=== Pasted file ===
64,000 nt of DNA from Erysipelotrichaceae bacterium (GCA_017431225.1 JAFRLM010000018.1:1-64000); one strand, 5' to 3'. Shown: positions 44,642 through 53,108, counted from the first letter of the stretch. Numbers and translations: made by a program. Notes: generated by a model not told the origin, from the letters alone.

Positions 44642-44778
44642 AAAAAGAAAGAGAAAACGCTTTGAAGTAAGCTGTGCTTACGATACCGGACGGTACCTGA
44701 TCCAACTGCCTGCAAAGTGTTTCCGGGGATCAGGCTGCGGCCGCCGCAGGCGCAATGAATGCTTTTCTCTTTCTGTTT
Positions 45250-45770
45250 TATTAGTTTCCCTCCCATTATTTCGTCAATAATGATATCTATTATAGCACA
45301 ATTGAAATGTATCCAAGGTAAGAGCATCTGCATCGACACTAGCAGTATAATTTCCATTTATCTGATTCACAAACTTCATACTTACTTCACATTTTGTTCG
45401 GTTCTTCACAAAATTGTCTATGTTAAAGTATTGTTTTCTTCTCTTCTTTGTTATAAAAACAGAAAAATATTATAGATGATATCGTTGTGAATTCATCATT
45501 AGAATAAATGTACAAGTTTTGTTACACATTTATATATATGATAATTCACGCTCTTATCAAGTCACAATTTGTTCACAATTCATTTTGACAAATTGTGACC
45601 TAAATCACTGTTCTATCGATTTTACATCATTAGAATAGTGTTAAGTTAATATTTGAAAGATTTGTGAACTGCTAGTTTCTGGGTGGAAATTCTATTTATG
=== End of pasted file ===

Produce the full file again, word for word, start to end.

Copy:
64,000 nt of DNA from Erysipelotrichaceae bacterium (GCA_017431225.1 JAFRLM010000018.1:1-64000); one strand, 5' to 3'. Shown: positions 44,642 through 53,108, counted from the first letter of the stretch. Numbers and translations: made by a program. Notes: generated by a model not told the origin, from the letters alone.

Positions 44642-44778
44642 AAAAAGAAAGAGAAAACGCTTTGAAGTAAGCTGTGCTTACGATACCGGACGGTACCTGA
44701 TCCAACTGCCTGCAAAGTGTTTCCGGGGATCAGGCTGCGGCCGCCGCAGGCGCAATGAATGCTTTTCTCTTTCTGTTT
Positions 45250-45770
45250 TATTAGTTTCCCTCCCATTATTTCGTCAATAATGATATCTATTATAGCACA
45301 ATTGAAATGTATCCAAGGTAAGAGCATCTGCATCGACACTAGCAGTATAATTTCCATTTATCTGATTCACAAACTTCATACTTACTTCACATTTTGTTCG
45401 GTTCTTCACAAAATTGTCTATGTTAAAGTATTGTTTTCTTCTCTTCTTTGTTATAAAAACAGAAAAATATTATAGATGATATCGTTGTGAATTCATCATT
45501 AGAATAAATGTACAAGTTTTGTTACACATTTATATATATGATAATTCACGCTCTTATCAAGTCACAATTTGTTCACAATTCATTTTGACAAATTGTGACC
45601 TAAATCACTGTTCTATCGATTTTACATCATTAGAATAGTGTTAAGTTAATATTTGAAAGATTTGTGAACTGCTAGTTTCTGGGTGGAAATTCTATTTATG